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Vector-Borne Diseases on the Rise: Protect Yourself With EWG’s Guide to Bug Repellents

EWG Tips
Thursday, July 25, 2019

Summer is the season for enjoying the outdoors, but as cases of diseases from mosquitoes, ticks and flea bites continue to rise, Americans must remain vigilant about protecting themselves by using an appropriate and effective bug repellent.

According to the Centers for Disease Control and Prevention, cases of bug-borne diseases tripled in the U.S. between 2004 and 2016, mostly from mosquito and tick bites. Lyme disease and West Nile virus continue to plague large swaths of the nation: In 2016 alone, more than 36,000 cases of Lyme disease and more than 2,000 cases of West Nile were reported. The agency also reported that nine new vector-borne diseases were reported in the U.S. during that period, including tick-borne Heartland and Bourbon viruses.

Bug repellents can provide protection, but how do you choose the right one? The EWG Guide to Bug Repellents can help.

We recommend choosing repellents with one of the following active ingredients, which offer adequate protection and have low toxicity concerns when used correctly:

  • Picaridin
  • DEET (less than 30 percent)
  • IR3535 (20 percent)

The Environmental Protection Agency maintains an online database and search tool that allows users to filter repellents by active ingredient and identify protection against specific pests.

Tick-borne diseases made up more than three-fourths of bug-borne illness cases between 2004 and 2016. Since then, they have continued to be a problem. Although still considered relatively rare, cases of Powassan infections have increased in recent years, the CDC has said, and have been reported in multiple East Coast and upper Midwest states; a recent death in New Jersey resulted from an infection caused by tick-spread Powassan virus. However, changing climate and temperature conditions continue to shift insect and tick habitats, increasing the risk in areas previously unaffected.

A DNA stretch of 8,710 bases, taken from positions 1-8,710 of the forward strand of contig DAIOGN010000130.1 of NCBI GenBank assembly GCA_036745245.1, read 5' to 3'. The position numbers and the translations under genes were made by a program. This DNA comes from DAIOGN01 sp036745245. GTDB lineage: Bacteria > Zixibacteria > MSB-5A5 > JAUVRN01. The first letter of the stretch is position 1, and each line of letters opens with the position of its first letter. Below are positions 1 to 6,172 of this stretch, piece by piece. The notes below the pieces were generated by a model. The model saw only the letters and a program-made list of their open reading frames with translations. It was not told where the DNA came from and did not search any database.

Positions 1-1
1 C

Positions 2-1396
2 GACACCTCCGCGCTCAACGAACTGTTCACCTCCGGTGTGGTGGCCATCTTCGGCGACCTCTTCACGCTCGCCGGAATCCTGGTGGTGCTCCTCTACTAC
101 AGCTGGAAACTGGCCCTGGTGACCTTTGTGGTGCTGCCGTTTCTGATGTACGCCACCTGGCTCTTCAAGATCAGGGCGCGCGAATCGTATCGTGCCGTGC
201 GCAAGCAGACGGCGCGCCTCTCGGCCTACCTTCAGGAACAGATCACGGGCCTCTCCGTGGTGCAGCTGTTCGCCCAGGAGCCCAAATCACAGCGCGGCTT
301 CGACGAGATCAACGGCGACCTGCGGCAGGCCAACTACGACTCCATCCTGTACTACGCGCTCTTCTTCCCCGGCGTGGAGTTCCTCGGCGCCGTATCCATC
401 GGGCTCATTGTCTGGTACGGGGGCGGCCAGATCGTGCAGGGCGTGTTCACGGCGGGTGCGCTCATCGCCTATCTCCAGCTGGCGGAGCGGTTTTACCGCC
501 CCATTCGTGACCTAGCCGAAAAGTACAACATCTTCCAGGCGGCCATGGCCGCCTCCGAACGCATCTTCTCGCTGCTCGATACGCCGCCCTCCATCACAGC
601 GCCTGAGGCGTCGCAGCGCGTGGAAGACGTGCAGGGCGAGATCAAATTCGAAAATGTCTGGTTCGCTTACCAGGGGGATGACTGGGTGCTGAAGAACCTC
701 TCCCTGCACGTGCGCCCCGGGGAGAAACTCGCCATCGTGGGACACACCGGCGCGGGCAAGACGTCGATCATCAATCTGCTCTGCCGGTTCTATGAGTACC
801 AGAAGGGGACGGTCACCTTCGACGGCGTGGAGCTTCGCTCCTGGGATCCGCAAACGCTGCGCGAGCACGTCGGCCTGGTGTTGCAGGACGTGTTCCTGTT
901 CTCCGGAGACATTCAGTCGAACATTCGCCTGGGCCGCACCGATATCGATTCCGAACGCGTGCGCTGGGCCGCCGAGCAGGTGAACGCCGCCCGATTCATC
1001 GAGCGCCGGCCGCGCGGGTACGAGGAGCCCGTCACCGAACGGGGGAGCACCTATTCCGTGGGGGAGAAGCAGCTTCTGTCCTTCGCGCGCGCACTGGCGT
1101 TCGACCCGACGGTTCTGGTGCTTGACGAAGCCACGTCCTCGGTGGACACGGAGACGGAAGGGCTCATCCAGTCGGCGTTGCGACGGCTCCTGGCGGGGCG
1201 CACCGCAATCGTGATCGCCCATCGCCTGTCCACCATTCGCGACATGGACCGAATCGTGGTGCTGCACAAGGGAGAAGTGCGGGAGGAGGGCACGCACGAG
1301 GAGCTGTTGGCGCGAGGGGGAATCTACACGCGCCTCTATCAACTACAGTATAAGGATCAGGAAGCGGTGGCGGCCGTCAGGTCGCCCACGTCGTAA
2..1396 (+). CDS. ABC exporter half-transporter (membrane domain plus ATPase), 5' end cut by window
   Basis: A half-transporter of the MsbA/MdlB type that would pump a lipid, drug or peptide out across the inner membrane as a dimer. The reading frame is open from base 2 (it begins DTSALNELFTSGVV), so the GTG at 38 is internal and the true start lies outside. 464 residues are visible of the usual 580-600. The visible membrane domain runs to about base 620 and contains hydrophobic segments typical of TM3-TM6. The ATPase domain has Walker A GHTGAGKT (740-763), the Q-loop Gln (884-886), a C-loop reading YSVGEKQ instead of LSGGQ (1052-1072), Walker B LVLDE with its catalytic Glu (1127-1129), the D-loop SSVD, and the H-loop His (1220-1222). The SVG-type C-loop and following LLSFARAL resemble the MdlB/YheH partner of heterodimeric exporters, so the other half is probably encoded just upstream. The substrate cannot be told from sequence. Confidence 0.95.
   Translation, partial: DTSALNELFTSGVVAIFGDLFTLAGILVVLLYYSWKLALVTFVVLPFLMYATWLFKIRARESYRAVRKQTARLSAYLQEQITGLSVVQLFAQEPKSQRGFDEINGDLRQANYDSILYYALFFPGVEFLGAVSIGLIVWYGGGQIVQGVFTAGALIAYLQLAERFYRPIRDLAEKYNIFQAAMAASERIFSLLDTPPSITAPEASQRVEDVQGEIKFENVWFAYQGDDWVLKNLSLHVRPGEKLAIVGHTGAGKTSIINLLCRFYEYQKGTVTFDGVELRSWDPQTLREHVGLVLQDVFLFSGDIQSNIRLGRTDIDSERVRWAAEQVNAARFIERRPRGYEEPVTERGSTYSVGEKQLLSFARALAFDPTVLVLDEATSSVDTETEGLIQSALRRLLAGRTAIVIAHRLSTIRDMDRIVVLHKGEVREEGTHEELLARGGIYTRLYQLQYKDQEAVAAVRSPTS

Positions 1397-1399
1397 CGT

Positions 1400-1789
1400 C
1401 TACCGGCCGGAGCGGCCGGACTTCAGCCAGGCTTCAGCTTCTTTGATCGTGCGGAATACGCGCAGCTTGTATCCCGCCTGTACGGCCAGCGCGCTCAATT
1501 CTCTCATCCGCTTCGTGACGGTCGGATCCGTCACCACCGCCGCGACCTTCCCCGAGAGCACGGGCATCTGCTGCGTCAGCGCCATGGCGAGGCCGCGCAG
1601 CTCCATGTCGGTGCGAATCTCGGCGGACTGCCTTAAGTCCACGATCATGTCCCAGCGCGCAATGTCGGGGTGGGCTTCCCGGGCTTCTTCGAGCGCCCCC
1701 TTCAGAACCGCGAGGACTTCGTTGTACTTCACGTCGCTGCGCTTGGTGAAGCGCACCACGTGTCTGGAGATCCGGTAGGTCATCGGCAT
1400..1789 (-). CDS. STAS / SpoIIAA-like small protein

For hiking, camping or spending time in wooded and grassy areas inhabited by ticks, permethrin-treated clothing and gear may be a reasonable alternative to traditional bug repellent.

Technically, permethrin is not a bug repellent but rather an insecticide, killing pests upon contact. Some studies show it offers protection against tick bites that is superior to traditional repellents; however, it is much less effect against mosquitoes.

The CDC recommends clothing and gear treated with 0.5 percent permethrin to prevent tick bites. However, it is neurotoxic and has been classified by the EPA as a likely human carcinogen.

Only a few published studies have investigated absorption rates of permethrin through the skin, and more research is needed to determine the health hazards associated with exposure through this route. If you choose permethrin-treated clothing, use them with caution, read labels and wash all treated clothing separately.   

If you and your family are traveling outside of the U.S. this summer, beware of the risk of exposure to diseases such as dengue fever, malaria, chikungunya and Zika. For up-to-date information about potential exposures and travel information for more vulnerable groups, such as children and pregnant women, visit the CDC’s travelers’ health website.  

Other ways to avoid bug-related problems:

  • Avoid products that combine sunscreen and insect repellent. These must be applied more frequently for adequate sun protection, increasing exposure to chemicals in the repellent.
  • Decrease the risk of inhalation by choosing lotion, pump or towelette repellents.
  • Reduce skin exposure by wearing long pants, long sleeves and socks, and by tucking in clothes.
  • Pregnant women should not use oil of lemon eucalyptus or para-menthane-3,8-diol, also known as PMD.
  • Do not use repellents on babies under six months old. Do not use oil of lemon eucalyptus or PMD on children less than three years old
  • Make sure to apply permethrin sprays in a well-ventilated area and away from children and pets, since children are often more susceptible to toxins than adults and permethrin is highly toxic to cats.

For more information on top repellent choices, products to avoid and vector-borne illnesses, visit EWG’s Guide to Bug Repellents.

 

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